Mint: Another essential Armenian flavor

Next to basil, and dark chocolate, mint is one of my favorite flavors.

It tastes great, smells fabulous and has many uses.

Spearmint and peppermint are used as digestive aids. In addition, the oils of some varieties are used to flavor drinks, chewing gum, sweets, toothpaste, soaps, and mouthwash.

Armenians use mint to flavor meats, soups and salads. It’s also a traditional ingredient in Armenian folk medicines. Many grow mint just for the pleasure of picking a handful of leaves to chew — a delightful way to cool the tongue on a hot summer evening!

Growing mint is pretty easy in most places. It spreads quickly, so be ready to pick. Don’t worry if you end up with more fresh mint than you can use; mint is easy to dry (see microwave method below) and store.

Another great quality of mint is that when dried, it retains its flavor, unlike some other herbs such as dried parsley and dried cilantro.

Washing mint leaves
Don’t wash fresh mint leaves until you are ready to use them. When you’re ready, here’s what to do: Wash the mint under cold running water while the leaves are still on the stem. Drain thoroughly on paper towels.

To store fresh mint:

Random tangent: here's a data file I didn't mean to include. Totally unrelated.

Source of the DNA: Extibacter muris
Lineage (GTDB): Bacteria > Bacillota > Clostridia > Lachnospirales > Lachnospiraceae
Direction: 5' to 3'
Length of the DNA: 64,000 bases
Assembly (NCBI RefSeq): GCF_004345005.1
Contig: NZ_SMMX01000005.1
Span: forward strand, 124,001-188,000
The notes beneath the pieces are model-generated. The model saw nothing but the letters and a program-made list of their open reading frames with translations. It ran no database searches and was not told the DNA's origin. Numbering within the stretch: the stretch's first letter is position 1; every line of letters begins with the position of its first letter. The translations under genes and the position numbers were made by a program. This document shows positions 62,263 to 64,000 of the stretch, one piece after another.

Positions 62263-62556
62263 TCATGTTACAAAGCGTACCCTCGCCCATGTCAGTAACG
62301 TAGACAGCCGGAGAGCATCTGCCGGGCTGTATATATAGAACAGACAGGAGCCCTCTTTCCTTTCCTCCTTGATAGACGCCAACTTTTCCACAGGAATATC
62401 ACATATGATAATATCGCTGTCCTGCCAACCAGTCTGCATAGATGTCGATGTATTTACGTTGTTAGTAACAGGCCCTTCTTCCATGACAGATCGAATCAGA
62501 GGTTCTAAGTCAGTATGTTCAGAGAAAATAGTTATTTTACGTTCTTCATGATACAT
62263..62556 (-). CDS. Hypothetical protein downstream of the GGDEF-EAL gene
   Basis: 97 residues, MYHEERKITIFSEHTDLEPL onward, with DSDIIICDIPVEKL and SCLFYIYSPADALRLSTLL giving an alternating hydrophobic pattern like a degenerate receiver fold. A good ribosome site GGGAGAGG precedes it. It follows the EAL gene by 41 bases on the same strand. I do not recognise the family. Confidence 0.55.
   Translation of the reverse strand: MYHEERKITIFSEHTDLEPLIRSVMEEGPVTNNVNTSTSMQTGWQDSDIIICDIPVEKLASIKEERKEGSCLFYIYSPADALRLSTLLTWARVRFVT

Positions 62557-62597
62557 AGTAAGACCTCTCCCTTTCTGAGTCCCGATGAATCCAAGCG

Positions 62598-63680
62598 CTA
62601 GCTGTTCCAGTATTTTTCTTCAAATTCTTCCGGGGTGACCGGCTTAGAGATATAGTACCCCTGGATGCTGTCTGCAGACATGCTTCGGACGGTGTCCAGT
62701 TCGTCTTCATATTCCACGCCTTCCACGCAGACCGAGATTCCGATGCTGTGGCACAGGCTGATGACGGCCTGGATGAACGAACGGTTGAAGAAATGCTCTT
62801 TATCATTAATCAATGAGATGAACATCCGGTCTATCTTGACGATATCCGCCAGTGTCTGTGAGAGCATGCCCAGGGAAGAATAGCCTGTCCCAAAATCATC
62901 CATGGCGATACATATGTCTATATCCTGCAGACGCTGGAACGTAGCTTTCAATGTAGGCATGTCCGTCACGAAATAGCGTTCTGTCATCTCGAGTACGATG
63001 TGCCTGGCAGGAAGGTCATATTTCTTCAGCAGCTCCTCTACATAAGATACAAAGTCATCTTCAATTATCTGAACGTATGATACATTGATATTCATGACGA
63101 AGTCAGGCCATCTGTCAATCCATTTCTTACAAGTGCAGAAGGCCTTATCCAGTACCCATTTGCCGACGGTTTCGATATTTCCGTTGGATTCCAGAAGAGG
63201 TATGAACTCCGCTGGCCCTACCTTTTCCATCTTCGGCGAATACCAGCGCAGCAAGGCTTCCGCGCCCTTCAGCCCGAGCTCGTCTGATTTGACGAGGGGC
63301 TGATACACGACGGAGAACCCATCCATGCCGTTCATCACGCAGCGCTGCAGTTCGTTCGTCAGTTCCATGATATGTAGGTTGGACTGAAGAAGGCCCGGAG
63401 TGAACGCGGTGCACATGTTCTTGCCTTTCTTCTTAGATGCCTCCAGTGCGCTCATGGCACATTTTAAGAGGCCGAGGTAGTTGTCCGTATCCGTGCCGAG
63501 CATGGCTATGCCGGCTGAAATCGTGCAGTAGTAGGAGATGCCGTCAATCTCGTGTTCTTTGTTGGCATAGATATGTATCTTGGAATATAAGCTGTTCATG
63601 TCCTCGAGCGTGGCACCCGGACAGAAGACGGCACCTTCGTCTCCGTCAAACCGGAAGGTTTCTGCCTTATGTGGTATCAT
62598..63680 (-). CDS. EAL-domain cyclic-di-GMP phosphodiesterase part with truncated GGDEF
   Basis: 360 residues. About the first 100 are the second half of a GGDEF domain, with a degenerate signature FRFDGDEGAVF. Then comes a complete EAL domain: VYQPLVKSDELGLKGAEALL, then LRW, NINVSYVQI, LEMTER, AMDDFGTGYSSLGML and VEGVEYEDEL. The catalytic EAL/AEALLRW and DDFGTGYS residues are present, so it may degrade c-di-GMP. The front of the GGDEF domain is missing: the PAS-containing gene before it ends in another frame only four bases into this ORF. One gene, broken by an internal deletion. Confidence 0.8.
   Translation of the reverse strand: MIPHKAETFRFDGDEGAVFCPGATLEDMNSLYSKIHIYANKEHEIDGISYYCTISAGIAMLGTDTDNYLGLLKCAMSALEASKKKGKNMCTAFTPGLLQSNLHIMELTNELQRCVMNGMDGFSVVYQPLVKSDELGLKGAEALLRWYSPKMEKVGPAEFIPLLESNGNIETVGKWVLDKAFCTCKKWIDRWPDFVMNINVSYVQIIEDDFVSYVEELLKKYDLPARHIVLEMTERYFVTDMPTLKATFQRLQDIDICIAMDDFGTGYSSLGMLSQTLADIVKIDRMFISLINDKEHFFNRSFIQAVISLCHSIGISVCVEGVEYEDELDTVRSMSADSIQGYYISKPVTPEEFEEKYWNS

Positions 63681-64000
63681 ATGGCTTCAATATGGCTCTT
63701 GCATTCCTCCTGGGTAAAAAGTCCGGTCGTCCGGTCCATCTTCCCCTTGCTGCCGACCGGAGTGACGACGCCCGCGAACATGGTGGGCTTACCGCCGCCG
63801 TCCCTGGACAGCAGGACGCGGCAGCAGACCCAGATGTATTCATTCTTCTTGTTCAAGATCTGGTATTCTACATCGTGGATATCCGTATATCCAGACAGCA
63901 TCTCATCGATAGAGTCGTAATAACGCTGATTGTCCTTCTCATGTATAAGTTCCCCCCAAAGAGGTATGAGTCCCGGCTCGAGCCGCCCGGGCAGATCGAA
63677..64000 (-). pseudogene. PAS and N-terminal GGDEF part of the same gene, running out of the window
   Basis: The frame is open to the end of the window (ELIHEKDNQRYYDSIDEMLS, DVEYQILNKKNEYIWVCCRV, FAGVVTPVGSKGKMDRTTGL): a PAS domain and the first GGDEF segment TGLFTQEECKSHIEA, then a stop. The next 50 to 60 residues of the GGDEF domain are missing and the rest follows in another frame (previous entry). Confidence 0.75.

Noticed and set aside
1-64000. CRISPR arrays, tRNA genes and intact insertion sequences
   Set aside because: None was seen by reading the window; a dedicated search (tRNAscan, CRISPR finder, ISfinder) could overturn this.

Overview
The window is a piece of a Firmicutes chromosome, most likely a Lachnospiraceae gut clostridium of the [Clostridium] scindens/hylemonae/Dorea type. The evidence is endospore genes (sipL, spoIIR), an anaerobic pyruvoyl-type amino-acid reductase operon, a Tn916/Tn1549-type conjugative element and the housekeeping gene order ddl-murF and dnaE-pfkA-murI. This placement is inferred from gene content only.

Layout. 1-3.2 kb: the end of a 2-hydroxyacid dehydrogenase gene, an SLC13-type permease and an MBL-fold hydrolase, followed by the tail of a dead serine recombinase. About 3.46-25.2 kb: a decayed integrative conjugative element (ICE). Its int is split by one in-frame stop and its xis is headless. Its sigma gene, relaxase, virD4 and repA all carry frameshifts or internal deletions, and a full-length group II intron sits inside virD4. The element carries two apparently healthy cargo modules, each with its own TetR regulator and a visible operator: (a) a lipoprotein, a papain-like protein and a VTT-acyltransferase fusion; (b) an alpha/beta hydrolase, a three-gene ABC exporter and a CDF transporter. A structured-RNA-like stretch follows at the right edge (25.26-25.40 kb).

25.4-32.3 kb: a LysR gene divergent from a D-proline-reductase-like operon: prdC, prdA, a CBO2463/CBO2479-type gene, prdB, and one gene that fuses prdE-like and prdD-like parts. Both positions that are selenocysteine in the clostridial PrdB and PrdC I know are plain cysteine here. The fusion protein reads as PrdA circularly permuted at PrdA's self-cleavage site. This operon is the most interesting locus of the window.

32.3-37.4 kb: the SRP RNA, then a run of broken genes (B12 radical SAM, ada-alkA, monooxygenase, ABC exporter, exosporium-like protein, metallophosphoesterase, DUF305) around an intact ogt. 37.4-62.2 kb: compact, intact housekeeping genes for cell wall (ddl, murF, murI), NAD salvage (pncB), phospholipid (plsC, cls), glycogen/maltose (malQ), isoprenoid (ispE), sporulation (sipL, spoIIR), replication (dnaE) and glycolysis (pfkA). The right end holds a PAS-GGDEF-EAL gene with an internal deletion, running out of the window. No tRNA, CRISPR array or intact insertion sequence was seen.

Place stems in a glass of water in the refrigerator or on the kitchen counter. Change the water every day or so.

Drying mint
The traditional method is to tie a small bunch of mint stems together
very tightly, then hang the bunch upside down in a dark, warm (70-80°F), well-ventilated, area that’s free of dust. When the leaves are dry and crumbly, they’re ready. This process takes about one to two weeks.

Oven drying
Place the leaves on a baking sheet that has 1 inch sides all around. Preheat the oven to 175°F. With the oven door ajar, bake the leaves for 2 to 4 hours. Be sure to check periodically.

Microwave drying: (Short-cut version)
Wash and thoroughly dry the mint leaves. Place the leaves on a microwave-safe dish that’s lined with paper towels. Don’t crowd the dish with too many leaves; dry in small batches. Microwave for one to three minutes, mixing every 30 seconds. Leaves should be dry and crumbly – not

To store dried mint
Before storing, you must be sure the mint is completely dried or it will become moldy. Store in airtight containers in a cool, dry place.

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1 Comment

  1. Catherine, The Herb Lady January 29, 2012 at 4:01 pm

    Dear Folks,

    I found an article on Armenian Flat Bread stuffed with herbs (jengyalov hatz). As an expert in growing herbs in the Southwest USA desert I was very interested in the ingredients. I cannot find a translation for carmantyuc (kndzmdzuk), which is described in recipes as indespensible. Can you identify with the latin or English name? The recipes sound so wonderful. Thank you for your time.


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